Program : 
Jim Cullum Jazz Band 35th Anniversary Special

This week on Riverwalk Jazz we celebrate the 35th anniversary of The Jim Cullum Jazz Band, and revisit definitive musical moments at The Landing with performances by saxophone giant Benny Carter, reed virtuoso Ken Peplowski, pioneering jazz bassists Milt Hinton and Bob Haggart, and piano legend Dick Hyman. Also on tap, hot new performances by Jim and the Band, recorded live on stage at The Landing in San Antonio.


The Happy Jazz Band

The Happy Jazz Band, 1963. Photo courtesy Jim Cullum Jr.

Jim Cullum’s original band, known as The Happy Jazz Band, sprang to life in 1962 and included his father, Jim Cullum Sr. on clarinet. Its classic sound inspired Jim Jr. to dedicate his life to jazz. As a teenager, Cullum poured over his father's 78-rpm record collection, listening attentively to the music of Bix Beiderbecke and Louis Armstrong. 


Armstrong and Cullum

Jim Cullum with Louis Armstrong, 1963. Photo courtesy Jim Cullum Jr.

Before he owned a horn, Jim memorized the famous cornet solos of these jazz giants, note-for-note, and learned to whistle them! In the 1950s, when everyone else his age was listening to Elvis Presley, Jim Cullum immersed himself in the sounds of early jazz greats Jelly Roll Morton, Louis Armstrong and King Oliver. Early jazz soon became Jim's lifelong passion.


John Sheridan

John Sheridan. Photo courtesy of the artist

Defying all odds, the Cullum father and son team realized their mutual dream and opened the first Landing jazz club on the San Antonio River in 1963. Thirty-five years later it remains true to its mission of preserving and presenting hot jazz and blues in their classic forms. This authentic American music sounds familiar even if you've never heard it before.



Mike Pittsley. Photo courtesy of the artist

The Jim Cullum Jazz Band’s personnel have remained remarkably stable over the decades. In 1979 three key players joined the Band: pianist and arranger John Sheridan, banjo and guitarist Howard Elkins and trombonist Mike Pittsley. Many years later, all three remain on the bandstand at The Landing, presenting their unique arrangements and hot jazz collective improvisations, six nights a week.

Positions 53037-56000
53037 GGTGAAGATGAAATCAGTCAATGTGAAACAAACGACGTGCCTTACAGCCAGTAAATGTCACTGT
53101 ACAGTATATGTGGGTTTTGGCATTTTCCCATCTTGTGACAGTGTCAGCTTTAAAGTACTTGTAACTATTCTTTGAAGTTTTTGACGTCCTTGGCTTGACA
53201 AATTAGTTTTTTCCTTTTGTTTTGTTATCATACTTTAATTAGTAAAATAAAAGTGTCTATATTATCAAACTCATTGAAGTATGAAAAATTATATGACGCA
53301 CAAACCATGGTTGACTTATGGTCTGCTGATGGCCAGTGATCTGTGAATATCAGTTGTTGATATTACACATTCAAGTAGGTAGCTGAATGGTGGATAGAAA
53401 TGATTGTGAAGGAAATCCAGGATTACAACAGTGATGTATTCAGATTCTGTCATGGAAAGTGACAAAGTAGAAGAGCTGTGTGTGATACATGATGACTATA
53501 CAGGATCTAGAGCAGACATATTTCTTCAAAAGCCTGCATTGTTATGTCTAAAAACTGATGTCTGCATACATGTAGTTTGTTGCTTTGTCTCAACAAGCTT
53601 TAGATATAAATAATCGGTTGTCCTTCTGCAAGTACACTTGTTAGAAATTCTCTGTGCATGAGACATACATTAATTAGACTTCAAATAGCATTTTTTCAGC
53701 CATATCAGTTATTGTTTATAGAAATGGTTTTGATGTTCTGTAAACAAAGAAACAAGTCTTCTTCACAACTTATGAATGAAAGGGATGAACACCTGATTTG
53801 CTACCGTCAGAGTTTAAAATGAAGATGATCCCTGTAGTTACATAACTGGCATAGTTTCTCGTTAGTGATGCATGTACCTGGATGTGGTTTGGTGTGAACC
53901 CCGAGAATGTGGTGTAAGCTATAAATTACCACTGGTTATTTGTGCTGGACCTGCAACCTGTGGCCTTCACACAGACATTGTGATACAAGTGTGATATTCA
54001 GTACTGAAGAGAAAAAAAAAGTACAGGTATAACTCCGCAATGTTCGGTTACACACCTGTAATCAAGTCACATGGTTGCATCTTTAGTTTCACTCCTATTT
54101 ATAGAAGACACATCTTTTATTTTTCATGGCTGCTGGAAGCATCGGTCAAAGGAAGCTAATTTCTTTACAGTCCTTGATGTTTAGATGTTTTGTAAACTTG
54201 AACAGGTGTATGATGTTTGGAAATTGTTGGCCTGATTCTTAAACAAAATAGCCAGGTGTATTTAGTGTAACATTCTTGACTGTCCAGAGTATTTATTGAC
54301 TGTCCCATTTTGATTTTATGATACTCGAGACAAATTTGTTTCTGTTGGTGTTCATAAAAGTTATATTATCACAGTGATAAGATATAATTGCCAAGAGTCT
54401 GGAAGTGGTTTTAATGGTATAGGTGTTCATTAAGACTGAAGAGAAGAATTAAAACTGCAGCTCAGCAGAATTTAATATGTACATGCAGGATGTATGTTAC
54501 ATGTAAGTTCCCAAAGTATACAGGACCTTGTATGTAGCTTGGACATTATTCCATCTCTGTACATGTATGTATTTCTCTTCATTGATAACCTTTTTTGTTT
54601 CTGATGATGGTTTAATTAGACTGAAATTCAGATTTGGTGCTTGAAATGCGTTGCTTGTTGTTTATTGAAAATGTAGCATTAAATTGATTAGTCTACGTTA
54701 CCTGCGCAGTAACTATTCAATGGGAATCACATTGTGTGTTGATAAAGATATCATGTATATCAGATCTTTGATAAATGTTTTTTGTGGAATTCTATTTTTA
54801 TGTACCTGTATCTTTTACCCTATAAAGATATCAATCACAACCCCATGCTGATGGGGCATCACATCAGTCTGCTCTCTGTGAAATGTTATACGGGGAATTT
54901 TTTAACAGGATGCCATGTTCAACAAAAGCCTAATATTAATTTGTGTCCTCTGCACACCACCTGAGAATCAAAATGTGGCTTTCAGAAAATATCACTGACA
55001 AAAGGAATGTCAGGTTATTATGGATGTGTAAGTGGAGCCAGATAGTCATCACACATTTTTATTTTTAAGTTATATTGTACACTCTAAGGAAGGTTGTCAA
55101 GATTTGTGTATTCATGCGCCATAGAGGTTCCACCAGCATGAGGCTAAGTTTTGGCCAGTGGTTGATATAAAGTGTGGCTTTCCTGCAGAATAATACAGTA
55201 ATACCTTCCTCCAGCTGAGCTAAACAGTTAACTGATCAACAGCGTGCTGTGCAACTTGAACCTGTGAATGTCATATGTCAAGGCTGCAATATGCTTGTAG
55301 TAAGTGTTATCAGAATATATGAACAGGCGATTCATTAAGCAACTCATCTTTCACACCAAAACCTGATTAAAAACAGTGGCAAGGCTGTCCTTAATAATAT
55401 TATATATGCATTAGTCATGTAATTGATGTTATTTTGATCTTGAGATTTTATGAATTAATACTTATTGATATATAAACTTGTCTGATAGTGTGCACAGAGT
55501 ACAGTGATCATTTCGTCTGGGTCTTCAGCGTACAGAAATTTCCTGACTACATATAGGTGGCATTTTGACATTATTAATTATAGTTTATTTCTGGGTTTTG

Howard Elkins

Howard Elkins. Photo courtesy of the artist

You can hear Howard Elkins playing his 1936 Gibson tenor banjo and his 1920s Epiphone arch top tenor guitar every week on our radio show, and the Riverwalk Jazz theme song "Nightspell" was composed by Howard. Allan Vaché held forth on clarinet with The Jim Cullum Jazz Band from 1976 to 1992. This week, Allan and Jim Cullum swing out on an Eddie Condon tune, "Liza."


Hinton and Mopsick

Milt Hinton and Don Mopsick. Photo Riverwalk Jazz.

Bassist Don Mopsick began providing the foundation in the rhythm section of the Band in 1991. On this anniversary celebration, he steps up front and sings a favorite, “The Day the Bass Players Took Over the World,” with instrumental support from fellow bassists Bob Haggart and Milt Hinton.


Jelly Roll Morton’s composition "Wild Man Blues" is performed here as a duet with Jim Cullum on cornet and John Sheridan on piano. Louis Armstrong made this number famous with his 1927 Hot Seven recordings in Chicago for the Okeh label. Though Armstrong is credited as co-composer along with Morton on the record label, Louis was quick to point out that he never composed anything with Jelly Roll.


"At a Georgia Camp Meeting" is a ragtime march composed by Kerry Mills in 1897, based on themes found in 19thcentury minstrelsy. The number was intended for the "Cake Walk," a popular dance craze in the early 1900s with its origins on southern slave plantations a hundred years earlier. "At a Georgia Camp Meeting" was popular with early 20thcentury hot jazz bands and a favorite on The Jim Cullum Jazz Band playlist since 1962.